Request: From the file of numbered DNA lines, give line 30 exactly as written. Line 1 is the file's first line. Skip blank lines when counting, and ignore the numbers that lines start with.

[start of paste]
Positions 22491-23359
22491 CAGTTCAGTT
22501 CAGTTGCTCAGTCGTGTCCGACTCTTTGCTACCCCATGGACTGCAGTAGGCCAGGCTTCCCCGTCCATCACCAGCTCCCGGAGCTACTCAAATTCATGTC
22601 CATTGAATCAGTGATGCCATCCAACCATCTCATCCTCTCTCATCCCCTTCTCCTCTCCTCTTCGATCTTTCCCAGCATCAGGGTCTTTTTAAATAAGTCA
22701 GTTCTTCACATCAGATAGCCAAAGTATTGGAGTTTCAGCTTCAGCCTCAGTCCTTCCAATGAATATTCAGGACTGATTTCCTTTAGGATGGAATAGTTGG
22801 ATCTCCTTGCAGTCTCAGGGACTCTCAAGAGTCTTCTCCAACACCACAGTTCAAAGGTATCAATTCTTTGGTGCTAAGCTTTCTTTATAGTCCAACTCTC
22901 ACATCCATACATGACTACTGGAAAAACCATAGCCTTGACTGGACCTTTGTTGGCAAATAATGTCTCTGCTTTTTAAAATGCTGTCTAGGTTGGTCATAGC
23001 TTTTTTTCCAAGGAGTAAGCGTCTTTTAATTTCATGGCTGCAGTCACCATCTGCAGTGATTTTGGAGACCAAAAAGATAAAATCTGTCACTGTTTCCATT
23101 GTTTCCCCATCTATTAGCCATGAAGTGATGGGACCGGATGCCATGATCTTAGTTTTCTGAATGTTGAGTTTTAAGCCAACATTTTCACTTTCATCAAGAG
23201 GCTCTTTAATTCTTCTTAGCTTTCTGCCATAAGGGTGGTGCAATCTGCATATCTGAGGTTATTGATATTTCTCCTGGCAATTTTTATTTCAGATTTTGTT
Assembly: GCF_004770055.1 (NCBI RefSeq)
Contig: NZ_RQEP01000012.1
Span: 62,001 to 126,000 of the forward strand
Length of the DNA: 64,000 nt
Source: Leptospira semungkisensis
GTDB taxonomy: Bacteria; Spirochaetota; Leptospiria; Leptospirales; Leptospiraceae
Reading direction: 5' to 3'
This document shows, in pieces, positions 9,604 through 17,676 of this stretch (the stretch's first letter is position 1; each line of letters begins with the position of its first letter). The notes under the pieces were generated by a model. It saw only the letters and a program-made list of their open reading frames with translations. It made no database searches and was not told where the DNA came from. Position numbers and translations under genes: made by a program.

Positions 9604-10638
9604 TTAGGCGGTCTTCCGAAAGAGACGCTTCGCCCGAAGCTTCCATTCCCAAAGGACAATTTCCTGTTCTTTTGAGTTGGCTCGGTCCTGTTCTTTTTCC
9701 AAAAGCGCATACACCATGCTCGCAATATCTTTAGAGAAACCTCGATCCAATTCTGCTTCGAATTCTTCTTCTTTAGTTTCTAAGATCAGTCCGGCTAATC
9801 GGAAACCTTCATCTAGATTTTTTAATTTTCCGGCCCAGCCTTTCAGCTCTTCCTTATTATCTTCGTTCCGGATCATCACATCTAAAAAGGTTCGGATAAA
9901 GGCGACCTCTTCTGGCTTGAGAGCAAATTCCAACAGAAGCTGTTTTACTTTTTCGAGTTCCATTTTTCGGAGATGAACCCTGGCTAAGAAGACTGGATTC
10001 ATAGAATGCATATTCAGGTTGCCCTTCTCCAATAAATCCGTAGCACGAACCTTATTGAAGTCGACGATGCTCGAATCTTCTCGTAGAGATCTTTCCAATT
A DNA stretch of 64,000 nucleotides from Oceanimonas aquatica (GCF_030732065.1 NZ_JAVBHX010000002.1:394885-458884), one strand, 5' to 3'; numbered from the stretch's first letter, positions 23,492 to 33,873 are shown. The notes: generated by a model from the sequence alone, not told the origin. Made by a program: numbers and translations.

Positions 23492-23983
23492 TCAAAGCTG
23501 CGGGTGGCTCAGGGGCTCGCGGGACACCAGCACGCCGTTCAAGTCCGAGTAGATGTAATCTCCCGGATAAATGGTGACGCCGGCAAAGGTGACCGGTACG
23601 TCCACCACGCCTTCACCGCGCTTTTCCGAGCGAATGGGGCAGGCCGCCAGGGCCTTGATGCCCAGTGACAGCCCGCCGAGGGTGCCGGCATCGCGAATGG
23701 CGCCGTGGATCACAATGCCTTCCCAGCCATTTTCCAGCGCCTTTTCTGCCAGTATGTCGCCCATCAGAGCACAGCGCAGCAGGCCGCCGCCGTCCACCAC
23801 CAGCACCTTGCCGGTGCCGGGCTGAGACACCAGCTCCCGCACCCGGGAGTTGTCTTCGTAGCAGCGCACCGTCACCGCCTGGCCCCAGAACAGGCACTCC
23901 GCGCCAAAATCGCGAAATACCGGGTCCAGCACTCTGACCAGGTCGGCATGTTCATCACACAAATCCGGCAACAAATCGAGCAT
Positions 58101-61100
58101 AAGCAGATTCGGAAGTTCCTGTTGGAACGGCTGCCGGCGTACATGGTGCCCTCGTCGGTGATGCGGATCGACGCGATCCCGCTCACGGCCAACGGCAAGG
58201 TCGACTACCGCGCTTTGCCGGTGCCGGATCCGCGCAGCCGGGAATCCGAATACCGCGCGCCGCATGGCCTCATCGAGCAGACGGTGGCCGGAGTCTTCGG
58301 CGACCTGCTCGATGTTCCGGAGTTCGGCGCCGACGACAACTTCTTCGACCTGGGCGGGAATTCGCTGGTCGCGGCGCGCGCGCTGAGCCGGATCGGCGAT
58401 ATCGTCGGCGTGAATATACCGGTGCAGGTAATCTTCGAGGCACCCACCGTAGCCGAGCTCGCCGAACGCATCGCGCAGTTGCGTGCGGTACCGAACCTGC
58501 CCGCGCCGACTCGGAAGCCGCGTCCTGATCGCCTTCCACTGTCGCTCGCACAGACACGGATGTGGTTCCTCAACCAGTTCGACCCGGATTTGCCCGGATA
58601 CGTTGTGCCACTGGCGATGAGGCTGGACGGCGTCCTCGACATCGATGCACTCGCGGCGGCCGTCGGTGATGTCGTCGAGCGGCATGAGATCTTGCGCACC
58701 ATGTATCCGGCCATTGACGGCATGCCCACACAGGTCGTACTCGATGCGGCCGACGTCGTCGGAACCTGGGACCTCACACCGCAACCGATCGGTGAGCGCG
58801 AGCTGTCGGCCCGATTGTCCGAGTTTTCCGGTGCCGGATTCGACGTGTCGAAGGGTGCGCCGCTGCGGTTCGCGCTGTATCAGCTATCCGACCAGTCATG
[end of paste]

23701 CGCCGTGGATCACAATGCCTTCCCAGCCATTTTCCAGCGCCTTTTCTGCCAGTATGTCGCCCATCAGAGCACAGCGCAGCAGGCCGCCGCCGTCCACCAC